Coach Dub

Veteran Defensive Coordinator Dave Wommack, who has run defenses at South Carolina, Georgia Tech, Arkansas and Southern Mississippi, will now try his hand at righting the ship on the defensive side of the ball at Ole Miss.

For the record, it's not Woe-mack.

We'll let Dave Wommack, the new defensive coordinator at Ole Miss on Hugh Freeze's staff, explain how to pronounce his last name.

"It's hard to say. It's like wigwam. It's Wawm-ack, but you can just call me Dave or what the players do, Coach Dub," he smiled.

Regardless, Wommack, who has over 30 years experience coaching in the college ranks and has been a part of 28 bowl-bound teams, is excited about his latest opportunity.

"I'm tickled to death to be here with Coach Freeze. We know we face a lot of challenges, but we look forward to that," said Dave. "This is a special place and we have an opportunity to do some great things here.

"We are starting at the bottom, but we will work our way up. We are a one-day-at-a-time staff and we try to win every day. We think there is a bright future here, but we know we have a lot of work to do."

Wommack and Freeze got hooked up after Dave took a year off in 2010 to recharge his batteries.

"I was sitting in a deer stand in Kimberling City, Missouri, my hometown, when I got a call from a couple of friends telling me I needed to get hooked up with Coach Freeze. I had never heard of him," said Dave. "I was looking for a good person, a Christian-based guy, I could mesh with.

"He's a real good offensive guy and I have had some success coaching defense and we just meshed the first time we met. We have only been together a year, but we won a conference title and 10 games in the regular season. It's been a fit."

Wommack has a lot of faith in Freeze.

"Hugh has a tremendous faith and belief in himself and he is so sincere. What you see is what you get, but don't let him fool you - he's not one of those aw-shucks guys," said Dave. "He's very sharp and smart. He has a plan in place, he believes in it and he has a knack of taking kids to the next level. We will capture these kids and make them believe in us and our system."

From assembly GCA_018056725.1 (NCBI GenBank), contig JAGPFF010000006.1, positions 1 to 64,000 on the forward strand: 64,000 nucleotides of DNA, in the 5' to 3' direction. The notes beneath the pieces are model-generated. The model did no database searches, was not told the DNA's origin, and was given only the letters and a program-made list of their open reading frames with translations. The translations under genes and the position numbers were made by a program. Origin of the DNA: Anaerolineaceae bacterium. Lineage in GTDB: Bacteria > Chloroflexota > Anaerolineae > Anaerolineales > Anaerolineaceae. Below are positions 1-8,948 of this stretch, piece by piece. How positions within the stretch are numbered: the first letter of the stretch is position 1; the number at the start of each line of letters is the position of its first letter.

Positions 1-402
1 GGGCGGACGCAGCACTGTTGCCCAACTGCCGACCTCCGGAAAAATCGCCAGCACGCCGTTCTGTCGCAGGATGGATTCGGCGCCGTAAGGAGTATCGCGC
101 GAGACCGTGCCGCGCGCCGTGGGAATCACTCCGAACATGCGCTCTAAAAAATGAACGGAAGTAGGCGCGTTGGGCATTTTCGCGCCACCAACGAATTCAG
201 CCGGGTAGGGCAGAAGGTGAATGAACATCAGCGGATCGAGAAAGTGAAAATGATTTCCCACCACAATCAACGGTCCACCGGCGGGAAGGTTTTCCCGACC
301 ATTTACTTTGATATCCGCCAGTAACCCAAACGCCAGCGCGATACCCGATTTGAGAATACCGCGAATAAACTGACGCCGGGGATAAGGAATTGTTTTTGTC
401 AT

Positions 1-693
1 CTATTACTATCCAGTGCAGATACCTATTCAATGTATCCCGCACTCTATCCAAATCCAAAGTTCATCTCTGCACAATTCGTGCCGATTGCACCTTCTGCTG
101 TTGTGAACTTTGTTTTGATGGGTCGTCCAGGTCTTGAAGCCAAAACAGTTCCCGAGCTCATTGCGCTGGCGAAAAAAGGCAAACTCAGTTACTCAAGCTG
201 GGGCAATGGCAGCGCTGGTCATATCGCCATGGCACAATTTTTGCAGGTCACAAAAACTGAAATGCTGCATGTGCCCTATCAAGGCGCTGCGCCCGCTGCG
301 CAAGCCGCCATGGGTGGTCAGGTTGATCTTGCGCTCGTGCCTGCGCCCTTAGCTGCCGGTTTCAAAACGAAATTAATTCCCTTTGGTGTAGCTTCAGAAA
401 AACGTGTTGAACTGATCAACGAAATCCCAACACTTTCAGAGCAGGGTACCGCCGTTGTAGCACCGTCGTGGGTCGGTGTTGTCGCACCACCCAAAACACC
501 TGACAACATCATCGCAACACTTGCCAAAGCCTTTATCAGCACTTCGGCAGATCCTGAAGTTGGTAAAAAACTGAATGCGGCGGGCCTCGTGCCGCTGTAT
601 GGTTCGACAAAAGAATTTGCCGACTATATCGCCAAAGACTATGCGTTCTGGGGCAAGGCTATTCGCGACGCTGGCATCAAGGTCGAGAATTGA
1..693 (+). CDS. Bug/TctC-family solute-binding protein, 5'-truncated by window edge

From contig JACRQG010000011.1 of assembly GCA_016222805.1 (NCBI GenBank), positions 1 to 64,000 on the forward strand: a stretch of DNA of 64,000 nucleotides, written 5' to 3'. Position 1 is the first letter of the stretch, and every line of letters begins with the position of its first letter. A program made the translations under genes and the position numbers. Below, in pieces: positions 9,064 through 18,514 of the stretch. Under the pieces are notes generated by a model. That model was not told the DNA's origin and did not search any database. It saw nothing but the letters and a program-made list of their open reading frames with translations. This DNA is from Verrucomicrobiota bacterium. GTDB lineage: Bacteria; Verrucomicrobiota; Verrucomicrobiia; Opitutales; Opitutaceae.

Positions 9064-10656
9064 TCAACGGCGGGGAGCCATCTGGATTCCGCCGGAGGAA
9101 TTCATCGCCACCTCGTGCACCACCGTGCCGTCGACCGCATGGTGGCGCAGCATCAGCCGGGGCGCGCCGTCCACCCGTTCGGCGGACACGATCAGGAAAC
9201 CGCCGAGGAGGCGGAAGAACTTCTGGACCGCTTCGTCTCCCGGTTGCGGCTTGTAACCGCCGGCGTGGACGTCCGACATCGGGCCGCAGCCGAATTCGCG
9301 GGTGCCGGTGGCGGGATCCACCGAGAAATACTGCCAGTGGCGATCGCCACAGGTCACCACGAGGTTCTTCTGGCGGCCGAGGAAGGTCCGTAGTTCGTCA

Style-wise, Wommack says the Rebels will be multiple and schemes will be dependent on the personnel available.

"You have to look at the players you have to work with and look at the offenses you will be facing," he continued. "Then you forumlate your plan. I have coached so many defenses and different schemes over time, I don't want to stand here and say we will be a 4-2-5 or a 4-3 or whatever. We will be a multiple defense and give the offense different looks."

Wommack has looked at "four or five games" of the Rebels from last year. His impressions are not fully formed, but he did have some thoughts he'd share.

"We have some good players at different spots, but we still have to recruit some good players to give us a chance," he explained. "When you look at the fact that Auburn won the national title last year and either LSU or Alabama is going to win it this year, we know we have to step it up in some areas.

"I don't mean to be vague, but our task is to find the best 11 people who will fly to the ball and fit them into the best scheme we can come up with. I am just starting my evaluations, but I think we do have some competent players out there."

Wommack said the Rebs will recruit, ideally, players with a combination of speed and power. He understands the importance of both attributes.

"You have to have speed in this league, but after being at South Carolina and Arkansas, there is no question you have to have some body mass and strength to be able to hold up against the run," he stated. "From what little I have seen, I think some of our young inside guys have it, but we have to have some bigger guys outside."

Wommack will be guiding, so far, Defensive Line Coach Chris Kiffin and Linebackers Coach Tom Allen. (Freeze will also hire a cornerbacks coach while Wommack will coach the safeties and the secondary schemes.)

"I like the view from the back side of the defense," said Wommack. "I have coached all positions, but I have found there is so much more going on in the secondary and I want my hands on that," he noted. "With Coach Kiffin and Coach Allen, it's kind of unique because I have never been anywhere where I didn't know any of the coaches and that was the case at ASU.

"Your assistants have to buy in before the players buy in. They both did a great job of learning new schemes - neither one had been in the scheme we used at A-State before. They have been totally loyal and they are great people to be around. They are very good coaches who will capture their players."

Wommack said the lack of experience on this level for Allen and Kiffin does not faze him.

"There are great coaches everywhere - a lot of them have never been on this level," he explained. "I think they are two great coaches who will do a great job here. I have complete faith in them and I have worked with a lot of coaches in my 30 years on the college level."


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